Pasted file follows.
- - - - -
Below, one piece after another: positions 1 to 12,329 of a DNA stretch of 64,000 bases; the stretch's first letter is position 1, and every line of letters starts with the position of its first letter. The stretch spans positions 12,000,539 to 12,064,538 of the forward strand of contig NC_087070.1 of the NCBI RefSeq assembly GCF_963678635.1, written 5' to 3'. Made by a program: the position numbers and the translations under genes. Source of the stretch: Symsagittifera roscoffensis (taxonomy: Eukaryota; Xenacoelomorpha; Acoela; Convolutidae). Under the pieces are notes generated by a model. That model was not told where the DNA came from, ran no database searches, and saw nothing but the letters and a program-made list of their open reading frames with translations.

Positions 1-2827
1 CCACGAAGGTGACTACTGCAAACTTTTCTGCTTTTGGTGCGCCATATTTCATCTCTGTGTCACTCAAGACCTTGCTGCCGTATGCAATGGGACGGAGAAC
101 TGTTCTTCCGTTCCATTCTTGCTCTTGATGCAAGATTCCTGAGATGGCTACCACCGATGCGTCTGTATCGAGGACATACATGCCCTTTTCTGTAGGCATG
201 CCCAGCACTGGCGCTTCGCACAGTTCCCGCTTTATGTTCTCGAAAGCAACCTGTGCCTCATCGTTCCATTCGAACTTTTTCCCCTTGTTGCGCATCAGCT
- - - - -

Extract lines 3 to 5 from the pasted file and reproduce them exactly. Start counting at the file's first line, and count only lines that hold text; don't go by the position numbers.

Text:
1 CCACGAAGGTGACTACTGCAAACTTTTCTGCTTTTGGTGCGCCATATTTCATCTCTGTGTCACTCAAGACCTTGCTGCCGTATGCAATGGGACGGAGAAC
101 TGTTCTTCCGTTCCATTCTTGCTCTTGATGCAAGATTCCTGAGATGGCTACCACCGATGCGTCTGTATCGAGGACATACATGCCCTTTTCTGTAGGCATG
201 CCCAGCACTGGCGCTTCGCACAGTTCCCGCTTTATGTTCTCGAAAGCAACCTGTGCCTCATCGTTCCATTCGAACTTTTTCCCCTTGTTGCGCATCAGCT